Women Who Show Emotional Restraint Are Seen As Less Intelligent Fakers


Emotional reactions are a minefield of gender stereotypes. Men are expected to be strong — which often plays out as taciturn, logical, and controlled. Women, meanwhile, are expected to be empathetic — expressive, comforting, and, to an extent, uncontrolled and emotionally volatile. Previous research establishes the masculine approach as the gold standard for public behavior: Crying at work is met with disdain, induces strong feelings of shame, and can have damning consequences, which typically fall on female shoulders.

New research published in the journal Emotion, however, shows that for women, the line is even more difficult to walk.

Researchers at Humbolt University and the University of Haifa predicted that since what they called “manly restraint” — i.e., don’t cry in public — is generally viewed as a positive quality in Western culture, people who showed restraint would be rated as more in control of their emotions. To test this, they paired pictures chosen to cause either anger or sadness with videos of men and women reacting with the appropriate emotion. In one condition, the videos showed the men and women reacting immediately. In another, the experimenters inserted a pause before the reaction to simulate emotional restraint. Participants were then asked to rate the subjects’ emotional competence, intelligence, and authenticity.

As predicted, images of men who paused before reacting — thus showing “restraint” — were viewed as more emotionally competent than men who reacted immediately. But the researchers found that the exact opposite was true for women.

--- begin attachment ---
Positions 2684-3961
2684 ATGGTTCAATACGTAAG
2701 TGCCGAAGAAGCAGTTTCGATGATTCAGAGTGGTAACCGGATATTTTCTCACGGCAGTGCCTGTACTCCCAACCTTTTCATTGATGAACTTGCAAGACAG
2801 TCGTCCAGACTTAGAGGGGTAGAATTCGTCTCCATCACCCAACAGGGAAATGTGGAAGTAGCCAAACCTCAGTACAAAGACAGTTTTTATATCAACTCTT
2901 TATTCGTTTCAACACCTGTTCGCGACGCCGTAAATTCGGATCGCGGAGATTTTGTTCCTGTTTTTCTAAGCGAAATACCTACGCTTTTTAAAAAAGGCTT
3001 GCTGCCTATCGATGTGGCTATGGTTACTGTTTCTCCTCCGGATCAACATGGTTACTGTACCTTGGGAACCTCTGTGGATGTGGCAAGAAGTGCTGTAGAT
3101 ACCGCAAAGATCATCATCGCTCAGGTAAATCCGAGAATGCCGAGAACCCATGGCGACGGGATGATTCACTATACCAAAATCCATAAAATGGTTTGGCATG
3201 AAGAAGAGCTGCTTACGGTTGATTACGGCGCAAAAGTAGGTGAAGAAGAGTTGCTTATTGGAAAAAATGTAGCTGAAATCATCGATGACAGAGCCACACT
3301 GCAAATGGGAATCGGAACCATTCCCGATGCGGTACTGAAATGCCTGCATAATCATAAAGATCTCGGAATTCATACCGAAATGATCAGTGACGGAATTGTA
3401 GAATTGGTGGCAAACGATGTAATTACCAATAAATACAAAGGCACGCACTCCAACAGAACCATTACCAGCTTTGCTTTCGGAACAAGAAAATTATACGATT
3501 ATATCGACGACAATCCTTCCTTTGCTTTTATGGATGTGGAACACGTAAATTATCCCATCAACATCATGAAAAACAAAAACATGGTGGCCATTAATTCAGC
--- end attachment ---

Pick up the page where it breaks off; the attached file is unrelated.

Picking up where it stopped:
Women who showed restraint were rated as less emotionally competent than women who reacted immediately. Furthermore, these results were compounded when participants rated the subjects’ intelligence and authenticity: Men who paused before reacting were seen as more intelligent, competent and authentic, while women who paused were seen as not only less emotionally competent, but less intelligent and authentic overall, as if they were “faking.”

The authors suggest that this is caused by “shifting standards,” or stereotypes that cause us to unconsciously evaluate men and women differently.

“The impression arises that if someone who is expected to be emotionally competent needs too much time, ‘something must be wrong,’” they write. “In consequence, showing restrained or ‘manly’ emotional reactions has positive consequences only for men.”

These stereotypes can have negative consequences for men, too — both men and women can be naturally emotional, and both men and women can be naturally restrained. In public, both are judged based on preconceived ideas of how they should act given their gender.

Cultural norms, however, are biased towards the masculine, particularly in the workplace. Office temperatures are calibrated based on the needs of a 40-year-old man. Workplace dress codes are clearly delineated for men, while women must navigate the murky space between attractive and sexy, between looking too feminine and not feminine enough.


This research reveals yet another line to walk. For better or worse, emotional restraint is the preferred mode of office culture, and to a large extent of public life. But showing restraint also goes against stereotypes of how a woman should act when she’s being wholly natural. Thus, if a woman is showing restraint, she’s interpreted as either being calculating — or as less intelligent or emotionally competent than she should be.

Ultimately, women are caught in a yet another catch-22. They must be emotional, but not too emotional, restrained, but not too restrained. In other words: Show your sadness, but don’t you dare cry.